Wajid Khan's wife alleges being denied inheritance for not converting

Born in a Parsi family, Kamalrukh Khan married Wajid under the Special Marriage Act of the Indian law

Entertainment Desk November 30, 2020

Late music composer Wajid Khan’s wife, Kamalrukh Khan, detailed her inter-caste marriage account in an Instagram post on Saturday. In the post she has alleged to being harassed for not converting to Islam by none other than her in-laws.

Kamalrukh, who’s also a clinical hypnotherapist, says that her two kids – sixteen-year-old daughter Arshi and nine-year-old son Hrehaan – are being denied their inheritance because she refused to convert from Zoroastrianism to Islam.

After sharing her experience, Kamalrukh gained the support of Bollywood actor Kangana Ranaut. In her note, Khan also addressed the anti-conversion bill and how she connected to the issue due to what she and her kids had to face.

Wajid and Kamalrukh were ‘college sweethearts’ who got married under the Special Marriages Act, allowing them to tie the knot without requiring either one of them to convert. But according to her note, she started getting pressure from his family following which, she refused. This caused a wide rift in her relationship with even her husband, which ‘affected his ability’ to be a father to their kids.

Wajid died in May this year after a cardiac arrest. He had also tested positive for the coronavirus. Wajid was a co-composer of the Sajid-Wajid duo in India, with his brother Sajid Khan.

Kamalrukh confessed the she and her children miss him but she wished he had spent more time with them, without religious prejudices. Nevertheless, here is what Kamalrukh had to say:

Personal account

My name is Kamalrukh Khan, wife of the late music director Wajid Khan. My husband and I had a courtship spanning over 10 years before we finally got married.

I am Parsi and he was Muslim. We were what you would call ‘college sweethearts’. Eventually, when we did get married, we married for love under the Special Marriages Act (an act that upholds the right to practice one’s own religion post marriage). And this is why this current debate surrounding the anti-conversion bill is so interesting for me.

My simple Parsi upbringing was very democratic in its value system. Independence of thought was encouraged and healthy debates were the norm. Education on all levels was encouraged. However, post marriage, this same independence, education and democratic value system was the biggest problem for my husband’s family.

An educated, thinking, independent woman with an opinion was just not acceptable. And resisting the pressures of conversion was sacrilege. I have always respected, participated and celebrated all faiths. But my resistance to convert to Islam drastically widened the divide between me and my husband, making it toxic enough to destroy our relationship as husband and wife, and his ability to be a present father to our kids. My dignity and self-respect did not permit me to bend backwards for him and his family, by converting to Islam.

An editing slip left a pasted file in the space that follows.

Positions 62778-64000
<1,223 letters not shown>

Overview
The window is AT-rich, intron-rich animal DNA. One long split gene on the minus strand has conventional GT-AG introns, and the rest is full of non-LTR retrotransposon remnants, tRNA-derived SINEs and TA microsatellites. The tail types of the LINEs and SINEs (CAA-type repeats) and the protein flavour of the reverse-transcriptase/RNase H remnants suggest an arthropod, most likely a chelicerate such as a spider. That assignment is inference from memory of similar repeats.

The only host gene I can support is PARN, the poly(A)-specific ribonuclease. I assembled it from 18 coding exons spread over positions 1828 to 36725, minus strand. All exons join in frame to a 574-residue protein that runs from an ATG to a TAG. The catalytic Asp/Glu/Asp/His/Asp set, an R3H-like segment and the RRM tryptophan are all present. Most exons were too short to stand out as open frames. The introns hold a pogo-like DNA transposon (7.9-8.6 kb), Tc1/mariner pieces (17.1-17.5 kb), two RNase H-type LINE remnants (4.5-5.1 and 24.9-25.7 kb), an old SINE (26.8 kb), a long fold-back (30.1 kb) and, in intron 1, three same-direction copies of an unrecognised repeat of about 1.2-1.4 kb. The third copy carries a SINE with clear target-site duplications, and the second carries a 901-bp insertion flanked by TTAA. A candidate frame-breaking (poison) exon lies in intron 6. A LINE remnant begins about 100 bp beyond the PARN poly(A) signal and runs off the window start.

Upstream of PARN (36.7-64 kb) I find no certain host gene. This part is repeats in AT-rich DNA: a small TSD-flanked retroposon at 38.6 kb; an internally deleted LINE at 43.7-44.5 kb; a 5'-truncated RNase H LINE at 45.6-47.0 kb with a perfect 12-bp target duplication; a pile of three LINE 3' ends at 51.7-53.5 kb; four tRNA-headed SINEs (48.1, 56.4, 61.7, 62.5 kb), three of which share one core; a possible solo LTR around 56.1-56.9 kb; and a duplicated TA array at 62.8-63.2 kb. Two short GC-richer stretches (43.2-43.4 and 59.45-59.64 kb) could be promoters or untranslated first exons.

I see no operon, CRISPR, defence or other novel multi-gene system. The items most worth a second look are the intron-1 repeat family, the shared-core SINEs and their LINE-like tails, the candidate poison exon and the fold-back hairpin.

Conversion was not a value system I believed in personally. It was also not the example of a deep set rotten patriarchy that I wanted to set for my beautifully evolved children.

I fought this terrible way of thinking tooth and nail throughout my marriage. The result being outcast from my husband’s family, scare tactics to make me convert included taking me to court seeking divorce. I was devastated, felt betrayed and was emotionally drained, but my children and I held on.

Wajid was a super talented musician and composer who devoted his life to making melodies. My children and I miss him dearly and we wish he had dedicated more time to us as a family, devoid of religious prejudices, the way he did while creating his melodies. We never got to be a family due to his and his family’s religious fanaticism. Today, post his untimely death, the harassment from his family continues.

I stand fighting for the rights and inheritance of my children which have been usurped by them. All this, because of their hatred against me for not converting to Islam, such deep rooted hatred that even death of a loved one could not move.

I truly wish this anti-conversion law is nationalised, reducing the struggle for women like me who are fighting the toxicity of religion in inter caste marriages. We are bad mouthed, and labeled as being manipulative and greedy for standing our ground. The real enemy in this conversion cycle commences right at the start – the hate campaign against ‘other religions’. To declare in a public space that one’s own religion is ‘the only true religion’ and that one’s own god/prophet is ‘the only true god/prophet’ is obnoxious. Religion should be a cause for celebration of differences not separation of families.

This debate regarding the anti-conversion bill should also delve deeper into the patriarchal mindset – it is mostly always the women who are made to forcibly convert. The conversion campaign has to be recognised for what it is – spreading hatred against different religious ideologies, separating wives from husbands and children from their fathers.

All religions are the path to the divine. Live and let live should be the only religion we all practice.

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